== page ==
Where do captivating melodies come from? What about musical phrasing that can be so tense or haunting? Or beautiful harmonies that envelop and lift us up?

Dr. Mike Waddell, director of the Wind Symphony at Longwood, has gone straight to the source for the answers to these questions as they apply to classical music being written today.

He has interviewed and published a series of articles about living American composers, specifically those who have written for euphonium, Waddell’s primary instrument, or tuba, both of which are in the low brass family.

His articles dig into composers’ roots and inspiration. What music did they listen to growing up? Did they have formal musical training? How did composing become their primary focus?

Take Anthony O’Toole, whose works were featured at a joint concert of the Longwood Wind Symphony and Chamber Orchestra this spring and who visited campus to work directly with student musicians.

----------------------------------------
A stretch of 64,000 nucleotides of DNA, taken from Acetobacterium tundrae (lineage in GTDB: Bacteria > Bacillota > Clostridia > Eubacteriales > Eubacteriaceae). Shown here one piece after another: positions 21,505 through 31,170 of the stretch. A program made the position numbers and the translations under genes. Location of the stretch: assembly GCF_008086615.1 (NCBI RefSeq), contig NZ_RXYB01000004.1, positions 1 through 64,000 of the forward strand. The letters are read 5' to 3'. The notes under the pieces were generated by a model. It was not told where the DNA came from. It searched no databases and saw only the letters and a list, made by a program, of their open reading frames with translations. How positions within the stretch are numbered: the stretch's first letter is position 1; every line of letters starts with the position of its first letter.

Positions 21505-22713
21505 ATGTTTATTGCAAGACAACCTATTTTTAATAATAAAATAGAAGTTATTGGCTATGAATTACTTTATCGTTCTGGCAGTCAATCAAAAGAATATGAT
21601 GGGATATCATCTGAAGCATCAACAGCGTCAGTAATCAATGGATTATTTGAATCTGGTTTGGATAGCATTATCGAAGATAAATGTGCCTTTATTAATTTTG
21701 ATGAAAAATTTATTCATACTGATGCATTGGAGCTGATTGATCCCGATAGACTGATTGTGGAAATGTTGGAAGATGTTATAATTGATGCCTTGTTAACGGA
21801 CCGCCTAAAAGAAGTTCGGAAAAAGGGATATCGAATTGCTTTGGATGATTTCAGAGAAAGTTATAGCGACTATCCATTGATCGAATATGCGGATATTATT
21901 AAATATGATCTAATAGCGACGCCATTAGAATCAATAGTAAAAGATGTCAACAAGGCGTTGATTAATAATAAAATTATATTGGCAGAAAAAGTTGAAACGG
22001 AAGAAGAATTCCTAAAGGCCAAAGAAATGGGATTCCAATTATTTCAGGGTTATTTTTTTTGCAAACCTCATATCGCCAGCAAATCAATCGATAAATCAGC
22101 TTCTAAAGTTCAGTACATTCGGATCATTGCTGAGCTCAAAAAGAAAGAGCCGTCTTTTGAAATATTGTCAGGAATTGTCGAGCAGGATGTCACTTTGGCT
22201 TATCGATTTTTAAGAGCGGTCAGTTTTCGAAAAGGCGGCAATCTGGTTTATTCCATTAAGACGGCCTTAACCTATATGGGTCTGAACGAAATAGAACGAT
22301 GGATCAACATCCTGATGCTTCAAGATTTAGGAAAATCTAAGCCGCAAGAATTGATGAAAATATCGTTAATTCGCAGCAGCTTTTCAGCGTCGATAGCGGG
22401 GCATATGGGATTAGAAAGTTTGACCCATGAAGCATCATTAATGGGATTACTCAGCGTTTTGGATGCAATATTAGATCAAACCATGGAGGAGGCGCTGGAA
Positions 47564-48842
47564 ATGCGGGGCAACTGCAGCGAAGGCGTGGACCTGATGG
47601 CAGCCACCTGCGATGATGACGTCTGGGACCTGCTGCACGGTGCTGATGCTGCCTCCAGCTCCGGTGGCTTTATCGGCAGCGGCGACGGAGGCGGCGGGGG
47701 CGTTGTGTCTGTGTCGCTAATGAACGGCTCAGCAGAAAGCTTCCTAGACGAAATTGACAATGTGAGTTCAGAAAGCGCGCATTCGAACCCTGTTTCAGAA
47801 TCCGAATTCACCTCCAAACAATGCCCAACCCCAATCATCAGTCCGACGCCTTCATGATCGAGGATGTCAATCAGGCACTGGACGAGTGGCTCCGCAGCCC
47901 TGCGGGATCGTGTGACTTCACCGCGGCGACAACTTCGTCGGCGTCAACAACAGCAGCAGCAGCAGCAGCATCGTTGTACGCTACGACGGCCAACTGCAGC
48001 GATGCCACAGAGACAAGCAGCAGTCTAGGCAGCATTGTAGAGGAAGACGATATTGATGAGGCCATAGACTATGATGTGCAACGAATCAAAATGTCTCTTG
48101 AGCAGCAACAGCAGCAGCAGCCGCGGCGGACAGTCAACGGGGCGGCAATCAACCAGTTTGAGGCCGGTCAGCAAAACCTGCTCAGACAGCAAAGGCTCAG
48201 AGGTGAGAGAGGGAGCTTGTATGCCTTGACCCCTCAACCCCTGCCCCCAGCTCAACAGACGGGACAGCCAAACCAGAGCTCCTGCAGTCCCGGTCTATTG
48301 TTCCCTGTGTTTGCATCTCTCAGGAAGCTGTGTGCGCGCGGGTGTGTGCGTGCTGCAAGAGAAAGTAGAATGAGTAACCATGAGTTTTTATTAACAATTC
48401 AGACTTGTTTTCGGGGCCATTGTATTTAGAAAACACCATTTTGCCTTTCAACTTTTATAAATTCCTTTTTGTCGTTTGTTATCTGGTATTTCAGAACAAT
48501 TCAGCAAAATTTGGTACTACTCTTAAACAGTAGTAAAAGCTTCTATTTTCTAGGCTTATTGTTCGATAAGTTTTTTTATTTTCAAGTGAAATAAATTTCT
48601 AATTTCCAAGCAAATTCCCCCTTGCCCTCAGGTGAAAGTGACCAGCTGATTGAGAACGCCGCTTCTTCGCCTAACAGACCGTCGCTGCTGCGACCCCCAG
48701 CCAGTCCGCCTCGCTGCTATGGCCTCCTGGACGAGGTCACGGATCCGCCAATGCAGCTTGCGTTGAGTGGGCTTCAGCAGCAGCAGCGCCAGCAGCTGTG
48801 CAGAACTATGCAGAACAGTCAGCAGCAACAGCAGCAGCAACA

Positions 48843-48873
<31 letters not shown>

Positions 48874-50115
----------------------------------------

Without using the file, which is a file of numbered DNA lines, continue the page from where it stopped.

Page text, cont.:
“He taught himself to read music about the same time he learned to read English. That had to change the way his brain worked,” said Waddell. “He can write a musical score like the rest of us can write a paragraph.”

Then there’s Benjamin Horn, whose family’s “obsession” with Michael Jackson filled his young mind with “Billie Jean,” “Bad” and “Beat It” instead of Brahms and Beethoven. “To hear that influence seeping into his music makes it really fresh and interesting,” said Waddell, who soon will have to his credit 12 articles published in ITEA Journal (International Tuba and Euphonium Association), three of which are theoretical analyses of individual compositions.

He brings what he’s learned from this research into his classes, particularly Music Entrepreneurship.

“Part of that class is learning how to make money being a musician,” said Waddell. “We’ve been able to look at the people I’ve interviewed and use them as real examples.”

Waddell himself serves as a real example of that. In addition to his teaching, he performs as a soloist and with chamber ensembles, and he has recorded two albums with the Keystone Quartet, a tuba-euphonium ensemble.

Leave a Comment